EVANSVILLE — Acknowledging the accelerating rate of climate change, the Evansville City Council adopted a resolution to shift 100 percent renewable energy for city government operations by 2050.

The non-binding resolution was adopted on a 7-2 vote at Monday's meeting. Council members Justin Elpers and John Hayden voted no.

"I think it's a great idea," Hayden said. "But there are some very definitive statements (in the resolution) that I don't think we can make, and I don't agree with, either." 

Elpers said he disagrees with climate change.

The resolution is a pledge to reduce the city's carbon footprint and increase residents' overall health and wellbeing. 

It urges the city to provide more green infrastructure such as urban tree canopies, green streets and roofs, bike and pedestrian paths and electric vehicle charging stations.

Back in 2018, the city entered a lease agreement with Vectren, a CenterPoint company, for a 2-megawatt solar array project located near the northwest corner of Oak Hill Cemetery on Morgan Avenue. The energy company is leasing the city land for $500,000 over 25 years.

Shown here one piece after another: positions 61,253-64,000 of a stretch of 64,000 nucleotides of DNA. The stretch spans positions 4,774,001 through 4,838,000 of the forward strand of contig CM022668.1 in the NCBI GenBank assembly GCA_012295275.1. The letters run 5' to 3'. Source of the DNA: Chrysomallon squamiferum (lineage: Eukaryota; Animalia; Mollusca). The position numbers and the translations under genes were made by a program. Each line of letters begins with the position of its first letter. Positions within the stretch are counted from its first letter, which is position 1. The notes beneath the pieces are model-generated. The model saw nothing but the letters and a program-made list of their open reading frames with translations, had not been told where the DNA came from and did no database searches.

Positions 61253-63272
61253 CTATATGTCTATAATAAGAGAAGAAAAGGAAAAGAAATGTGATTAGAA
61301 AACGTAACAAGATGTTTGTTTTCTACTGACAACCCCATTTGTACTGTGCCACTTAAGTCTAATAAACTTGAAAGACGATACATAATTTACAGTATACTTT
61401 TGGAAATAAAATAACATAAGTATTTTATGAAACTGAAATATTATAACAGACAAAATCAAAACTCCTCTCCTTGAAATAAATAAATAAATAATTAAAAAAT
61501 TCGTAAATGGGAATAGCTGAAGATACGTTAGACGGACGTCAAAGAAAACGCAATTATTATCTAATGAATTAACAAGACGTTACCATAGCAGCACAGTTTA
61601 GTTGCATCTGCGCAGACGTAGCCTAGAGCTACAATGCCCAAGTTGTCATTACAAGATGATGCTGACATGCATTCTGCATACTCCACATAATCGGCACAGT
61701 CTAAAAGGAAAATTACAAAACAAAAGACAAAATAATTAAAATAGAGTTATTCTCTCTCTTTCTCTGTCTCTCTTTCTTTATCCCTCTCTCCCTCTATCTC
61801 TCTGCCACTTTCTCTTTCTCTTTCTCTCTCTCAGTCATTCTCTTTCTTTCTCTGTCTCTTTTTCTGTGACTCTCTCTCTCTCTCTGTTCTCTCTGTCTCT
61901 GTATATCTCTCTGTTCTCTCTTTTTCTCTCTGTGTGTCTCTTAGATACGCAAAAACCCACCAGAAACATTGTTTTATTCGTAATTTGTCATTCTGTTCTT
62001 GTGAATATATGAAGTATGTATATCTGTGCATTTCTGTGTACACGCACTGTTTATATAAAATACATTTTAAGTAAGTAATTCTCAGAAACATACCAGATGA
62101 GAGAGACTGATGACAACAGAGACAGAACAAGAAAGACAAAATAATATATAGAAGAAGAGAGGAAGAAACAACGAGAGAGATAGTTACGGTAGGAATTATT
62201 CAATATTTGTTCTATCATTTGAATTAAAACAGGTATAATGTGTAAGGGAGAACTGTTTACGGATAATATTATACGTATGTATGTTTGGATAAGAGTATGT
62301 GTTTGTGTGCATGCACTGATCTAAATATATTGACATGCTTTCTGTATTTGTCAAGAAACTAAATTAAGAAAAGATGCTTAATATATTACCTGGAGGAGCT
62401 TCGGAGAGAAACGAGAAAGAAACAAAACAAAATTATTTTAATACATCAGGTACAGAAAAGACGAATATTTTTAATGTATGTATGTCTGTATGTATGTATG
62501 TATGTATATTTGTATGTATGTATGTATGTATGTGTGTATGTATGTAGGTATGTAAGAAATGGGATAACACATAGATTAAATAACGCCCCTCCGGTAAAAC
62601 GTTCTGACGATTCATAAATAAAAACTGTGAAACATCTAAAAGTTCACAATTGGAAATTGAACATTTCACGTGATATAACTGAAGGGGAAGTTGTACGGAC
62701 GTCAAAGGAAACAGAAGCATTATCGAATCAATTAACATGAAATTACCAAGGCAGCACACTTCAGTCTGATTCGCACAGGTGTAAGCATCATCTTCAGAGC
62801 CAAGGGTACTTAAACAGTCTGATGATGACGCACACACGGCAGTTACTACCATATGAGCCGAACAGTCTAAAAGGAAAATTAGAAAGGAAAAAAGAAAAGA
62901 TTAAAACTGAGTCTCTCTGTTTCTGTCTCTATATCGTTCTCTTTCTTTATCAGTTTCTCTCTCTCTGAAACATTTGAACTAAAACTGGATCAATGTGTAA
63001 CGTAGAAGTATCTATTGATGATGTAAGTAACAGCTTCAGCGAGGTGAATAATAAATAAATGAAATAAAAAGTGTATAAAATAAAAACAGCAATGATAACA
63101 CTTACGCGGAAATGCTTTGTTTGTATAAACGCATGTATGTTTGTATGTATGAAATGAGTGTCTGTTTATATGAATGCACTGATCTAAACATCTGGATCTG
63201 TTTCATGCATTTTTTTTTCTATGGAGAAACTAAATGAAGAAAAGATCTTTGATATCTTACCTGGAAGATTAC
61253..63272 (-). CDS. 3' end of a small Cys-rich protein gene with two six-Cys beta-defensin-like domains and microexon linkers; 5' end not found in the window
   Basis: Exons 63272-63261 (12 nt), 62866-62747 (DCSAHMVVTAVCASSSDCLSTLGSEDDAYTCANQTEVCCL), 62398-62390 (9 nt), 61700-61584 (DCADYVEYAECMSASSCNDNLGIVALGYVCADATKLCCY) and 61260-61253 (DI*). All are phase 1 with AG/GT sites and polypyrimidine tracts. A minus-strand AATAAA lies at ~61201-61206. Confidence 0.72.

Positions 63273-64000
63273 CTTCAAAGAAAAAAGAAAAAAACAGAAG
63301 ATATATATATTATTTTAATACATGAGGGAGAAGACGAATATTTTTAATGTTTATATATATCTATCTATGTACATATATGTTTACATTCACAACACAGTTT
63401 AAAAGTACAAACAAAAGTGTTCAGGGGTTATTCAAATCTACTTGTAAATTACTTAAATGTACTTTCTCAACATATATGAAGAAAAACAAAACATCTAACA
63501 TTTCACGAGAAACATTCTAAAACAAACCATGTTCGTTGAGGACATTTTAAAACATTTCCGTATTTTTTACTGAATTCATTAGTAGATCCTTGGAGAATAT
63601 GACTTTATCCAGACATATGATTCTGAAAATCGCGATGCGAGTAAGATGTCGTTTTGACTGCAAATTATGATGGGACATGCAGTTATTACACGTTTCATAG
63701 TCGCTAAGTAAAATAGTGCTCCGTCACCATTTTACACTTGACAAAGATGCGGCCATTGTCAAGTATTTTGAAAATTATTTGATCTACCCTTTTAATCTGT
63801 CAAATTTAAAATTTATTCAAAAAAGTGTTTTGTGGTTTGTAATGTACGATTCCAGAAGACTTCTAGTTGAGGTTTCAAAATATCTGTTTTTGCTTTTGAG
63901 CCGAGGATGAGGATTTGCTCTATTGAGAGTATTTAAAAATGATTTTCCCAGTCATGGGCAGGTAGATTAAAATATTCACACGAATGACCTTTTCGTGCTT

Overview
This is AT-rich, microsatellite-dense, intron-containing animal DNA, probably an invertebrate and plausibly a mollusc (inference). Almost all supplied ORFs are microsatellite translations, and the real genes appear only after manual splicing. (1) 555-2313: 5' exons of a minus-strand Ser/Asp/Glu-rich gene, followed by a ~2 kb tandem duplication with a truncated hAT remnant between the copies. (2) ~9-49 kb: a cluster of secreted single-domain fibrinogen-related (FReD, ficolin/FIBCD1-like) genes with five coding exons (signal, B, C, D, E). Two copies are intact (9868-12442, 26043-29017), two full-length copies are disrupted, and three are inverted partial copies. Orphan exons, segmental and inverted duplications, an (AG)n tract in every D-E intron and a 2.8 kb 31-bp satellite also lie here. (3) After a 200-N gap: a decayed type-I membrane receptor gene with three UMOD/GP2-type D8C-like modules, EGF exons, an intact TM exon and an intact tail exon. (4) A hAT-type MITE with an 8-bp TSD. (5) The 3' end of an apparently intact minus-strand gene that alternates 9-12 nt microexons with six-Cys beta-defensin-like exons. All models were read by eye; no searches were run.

Through the resolution, the city is expected to look for other energy resources and programs focusing on those that benefit low-income residents.

"This is a no-brainer," councilman Dan McGinn said. "A 32-year resolution encourages the city and shows that we care about our children and grandchildren."

Councilman H. Dan Adams co-authored the resolution with McGinn, who read it during the meeting, in its entirety, for public record.

McGinn said he didn't write the resolution, and recieved help from the Sierra Club.

Wendy Bredhold, a senior campaign representative with the Sierra Club’s Beyond Coal Campaign, said the organization didn't have involvement in drafting the resolution.

"But we do think it's a good first step for the city," Bredhold said.

City Council Attorney Joshua Claybourn mentioned city resident Bart Heath's involvement when asked about the resolution's conception. 

"(Heath) has been attending City Council meetings for quite some time to speak on environmental issues," Claybourn said. "He has likely spoken before City Council more than any other individual over the past few years."

Claybourn said Heath provided sample resolutions and other information from Sierra Club's website, but drafts did not officially come from the organization.

The resolution said building a community-based environmental framework can benefit the entire city by providing jobs, economic activity and equity benefits.

Similar proposals have been introduced in Tallahassee, FloridaVentura County, California, and the village of Pittsford in New York state.

An email request sent to Vectren, a CenterPoint company, seeking comment about the resolution was not immediately returned.

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